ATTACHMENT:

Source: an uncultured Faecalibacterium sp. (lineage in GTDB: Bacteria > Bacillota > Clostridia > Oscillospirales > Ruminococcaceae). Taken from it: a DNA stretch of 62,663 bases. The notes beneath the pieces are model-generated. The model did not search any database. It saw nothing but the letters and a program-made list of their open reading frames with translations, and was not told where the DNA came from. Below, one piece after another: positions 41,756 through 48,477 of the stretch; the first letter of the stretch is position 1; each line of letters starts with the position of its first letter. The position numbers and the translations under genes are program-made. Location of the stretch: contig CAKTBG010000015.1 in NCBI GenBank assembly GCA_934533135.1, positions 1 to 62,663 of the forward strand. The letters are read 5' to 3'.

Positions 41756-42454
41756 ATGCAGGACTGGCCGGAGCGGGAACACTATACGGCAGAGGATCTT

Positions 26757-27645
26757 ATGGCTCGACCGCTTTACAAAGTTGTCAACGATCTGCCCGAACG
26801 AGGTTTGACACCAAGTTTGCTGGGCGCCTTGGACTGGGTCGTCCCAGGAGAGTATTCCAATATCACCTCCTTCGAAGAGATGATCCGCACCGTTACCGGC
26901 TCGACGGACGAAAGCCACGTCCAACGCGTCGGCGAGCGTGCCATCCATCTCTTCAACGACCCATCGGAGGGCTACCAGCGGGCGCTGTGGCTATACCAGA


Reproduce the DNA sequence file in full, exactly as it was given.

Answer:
Source: an uncultured Faecalibacterium sp. (lineage in GTDB: Bacteria > Bacillota > Clostridia > Oscillospirales > Ruminococcaceae). Taken from it: a DNA stretch of 62,663 bases. The notes beneath the pieces are model-generated. The model did not search any database. It saw nothing but the letters and a program-made list of their open reading frames with translations, and was not told where the DNA came from. Below, one piece after another: positions 41,756 through 48,477 of the stretch; the first letter of the stretch is position 1; each line of letters starts with the position of its first letter. The position numbers and the translations under genes are program-made. Location of the stretch: contig CAKTBG010000015.1 in NCBI GenBank assembly GCA_934533135.1, positions 1 to 62,663 of the forward strand. The letters are read 5' to 3'.

Positions 41756-42454
41756 ATGCAGGACTGGCCGGAGCGGGAACACTATACGGCAGAGGATCTT

Positions 26757-27645
26757 ATGGCTCGACCGCTTTACAAAGTTGTCAACGATCTGCCCGAACG
26801 AGGTTTGACACCAAGTTTGCTGGGCGCCTTGGACTGGGTCGTCCCAGGAGAGTATTCCAATATCACCTCCTTCGAAGAGATGATCCGCACCGTTACCGGC
26901 TCGACGGACGAAAGCCACGTCCAACGCGTCGGCGAGCGTGCCATCCATCTCTTCAACGACCCATCGGAGGGCTACCAGCGGGCGCTGTGGCTATACCAGA